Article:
Ahfad al-Rasul Brigades

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Ahfad al-Rasul Brigades
ألوية أحفاد الرسول
Participant in Syrian civil war
Official logo of the Ahfad al-Rasul Brigades
Official logo of the Ahfad al-Rasul Brigades
ActiveJuly 2012–early 2014 (defunct)[1]
IdeologySunni Islamism[2] Syrian nationalism (factions)
Leaders
Area of operationsSyria
Size7,000–9,000[9]
Part of Euphrates Islamic Liberation Front (2014)[10]
Supreme Military Council (2012–14)[8]
Free Syrian Army (2012)[4]
Allies Qatar
 France (Allegedly)
Kurdish Islamic Front (formerly)[11]
Ahrar ash-Sham[12]
Al-Nusra Front[11] (until August 2013)[5]
Ansar al-Islam[13]
People's Protection Units (occasionally)[14]
Opponent(s) Syria
 Islamic State of Iraq and the Levant (since August 2013)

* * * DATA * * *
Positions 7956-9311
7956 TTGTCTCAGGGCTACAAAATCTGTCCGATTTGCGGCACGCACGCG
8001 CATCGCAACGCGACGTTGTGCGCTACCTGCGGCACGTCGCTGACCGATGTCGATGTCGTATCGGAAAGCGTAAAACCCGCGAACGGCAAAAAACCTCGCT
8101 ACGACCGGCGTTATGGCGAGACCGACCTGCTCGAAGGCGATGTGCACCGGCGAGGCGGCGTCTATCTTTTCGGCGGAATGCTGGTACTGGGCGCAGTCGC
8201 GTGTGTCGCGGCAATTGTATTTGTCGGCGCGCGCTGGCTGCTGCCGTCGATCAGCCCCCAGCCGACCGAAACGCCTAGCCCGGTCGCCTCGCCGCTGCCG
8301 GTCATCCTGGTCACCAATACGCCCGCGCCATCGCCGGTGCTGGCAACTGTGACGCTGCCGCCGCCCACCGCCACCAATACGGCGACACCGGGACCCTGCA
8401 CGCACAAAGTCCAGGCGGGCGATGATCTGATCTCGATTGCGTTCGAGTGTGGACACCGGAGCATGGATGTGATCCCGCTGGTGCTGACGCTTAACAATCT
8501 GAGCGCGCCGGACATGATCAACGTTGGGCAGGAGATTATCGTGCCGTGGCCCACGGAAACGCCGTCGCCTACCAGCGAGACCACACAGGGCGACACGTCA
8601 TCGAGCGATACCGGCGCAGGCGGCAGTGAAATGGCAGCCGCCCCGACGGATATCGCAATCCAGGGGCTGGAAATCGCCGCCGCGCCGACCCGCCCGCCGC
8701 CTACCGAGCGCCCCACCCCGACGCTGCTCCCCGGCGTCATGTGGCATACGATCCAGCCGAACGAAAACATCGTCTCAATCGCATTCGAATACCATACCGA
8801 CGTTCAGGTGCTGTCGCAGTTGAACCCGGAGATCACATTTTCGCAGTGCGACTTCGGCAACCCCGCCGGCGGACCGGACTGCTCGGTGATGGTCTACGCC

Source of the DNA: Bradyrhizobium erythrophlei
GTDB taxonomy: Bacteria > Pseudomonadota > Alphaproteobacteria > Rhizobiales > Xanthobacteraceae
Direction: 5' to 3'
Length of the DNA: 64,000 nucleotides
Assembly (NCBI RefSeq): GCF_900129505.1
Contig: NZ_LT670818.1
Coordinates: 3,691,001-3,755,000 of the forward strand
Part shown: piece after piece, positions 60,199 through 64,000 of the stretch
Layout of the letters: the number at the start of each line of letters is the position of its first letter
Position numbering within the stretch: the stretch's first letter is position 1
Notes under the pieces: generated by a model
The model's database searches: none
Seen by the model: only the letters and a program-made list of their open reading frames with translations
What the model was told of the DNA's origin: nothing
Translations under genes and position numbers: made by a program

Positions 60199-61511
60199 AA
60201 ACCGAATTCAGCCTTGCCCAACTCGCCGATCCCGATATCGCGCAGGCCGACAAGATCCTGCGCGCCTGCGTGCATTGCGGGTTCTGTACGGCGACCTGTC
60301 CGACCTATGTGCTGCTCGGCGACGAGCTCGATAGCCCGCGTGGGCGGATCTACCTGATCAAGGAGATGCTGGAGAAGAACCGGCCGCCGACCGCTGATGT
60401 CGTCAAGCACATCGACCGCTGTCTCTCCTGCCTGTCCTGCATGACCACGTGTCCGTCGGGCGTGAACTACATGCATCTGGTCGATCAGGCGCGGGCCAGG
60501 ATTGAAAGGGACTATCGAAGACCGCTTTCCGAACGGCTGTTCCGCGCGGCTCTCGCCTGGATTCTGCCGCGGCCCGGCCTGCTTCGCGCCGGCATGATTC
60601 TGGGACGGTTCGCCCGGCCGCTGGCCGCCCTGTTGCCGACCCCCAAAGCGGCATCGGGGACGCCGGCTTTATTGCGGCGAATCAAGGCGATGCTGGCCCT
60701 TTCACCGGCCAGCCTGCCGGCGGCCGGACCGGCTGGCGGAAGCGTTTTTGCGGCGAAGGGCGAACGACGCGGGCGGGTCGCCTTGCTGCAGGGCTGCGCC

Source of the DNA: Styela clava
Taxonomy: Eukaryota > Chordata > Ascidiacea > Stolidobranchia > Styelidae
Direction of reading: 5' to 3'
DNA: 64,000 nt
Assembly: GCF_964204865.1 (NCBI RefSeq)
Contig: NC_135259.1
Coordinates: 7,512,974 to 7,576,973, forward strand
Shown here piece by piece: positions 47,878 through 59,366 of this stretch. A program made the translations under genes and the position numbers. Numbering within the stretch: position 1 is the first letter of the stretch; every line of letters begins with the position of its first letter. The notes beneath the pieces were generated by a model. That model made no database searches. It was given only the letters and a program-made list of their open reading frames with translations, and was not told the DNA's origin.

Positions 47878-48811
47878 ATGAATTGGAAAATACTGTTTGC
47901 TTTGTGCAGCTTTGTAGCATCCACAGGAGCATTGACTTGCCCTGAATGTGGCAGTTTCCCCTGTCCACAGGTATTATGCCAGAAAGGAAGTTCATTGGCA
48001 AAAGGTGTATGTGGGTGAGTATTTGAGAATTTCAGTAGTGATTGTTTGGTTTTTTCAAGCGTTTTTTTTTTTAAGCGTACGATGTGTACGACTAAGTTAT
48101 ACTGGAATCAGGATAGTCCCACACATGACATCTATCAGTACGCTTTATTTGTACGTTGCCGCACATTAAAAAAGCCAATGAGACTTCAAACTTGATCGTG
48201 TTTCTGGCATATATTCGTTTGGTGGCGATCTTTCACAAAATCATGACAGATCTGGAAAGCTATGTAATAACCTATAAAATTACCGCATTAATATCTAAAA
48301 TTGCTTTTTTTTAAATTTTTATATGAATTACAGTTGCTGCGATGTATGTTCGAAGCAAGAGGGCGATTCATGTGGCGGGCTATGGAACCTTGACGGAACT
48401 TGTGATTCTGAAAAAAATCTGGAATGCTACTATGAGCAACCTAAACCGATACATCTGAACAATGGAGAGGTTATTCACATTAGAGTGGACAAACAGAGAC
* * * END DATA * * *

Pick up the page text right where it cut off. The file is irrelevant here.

Al-Nusra Front (since August 2013)[5]
Ahrar al-Sham (2013)
People's Protection Units (2012–14)[11]
Battles and war(s)Syrian civil war
Became
*Idlib branch Syrian Revolutionaries Front
  • Northern Aleppo branch: Army of Grandsons
  • Deir ez-Zor branch: 77th Division

The Ahfad al-Rasul Brigades (Arabic: ألوية أحفاد الرسولAl-wīat Aḥfād ar-Rasūl, "Grandsons of the Prophet Brigades") was a Syrian rebel group fighting against the Syrian government in the Syrian Civil War. It was funded by the Qatari government.[15][16]

Structure and member groups[edit]

Its notable subgroups included the Justice Battalion, the Golan Martyrs Battalion, the Golan Hawks Battalion, the Falcons of Mount Zawiya Brigade,[4] and the Qalamoun Liberation Front.[17] By August 2013, the group had coopted some 50 groups from across Syria; however, it was strongest in Idlib Governorate.[7] Its leader, Colonel Ziad Haj Obaid, was on the Arms Committee of the Supreme Military Council.[4] The Allahu Akbar Brigade, based in al-Bukamal in the Deir ez-Zor Governorate, was also part of Ahfad al-Rasul. In July 2013, Al Jazeera reported that the Allahu Akbar Brigade consisted of around 800 fighters.[5]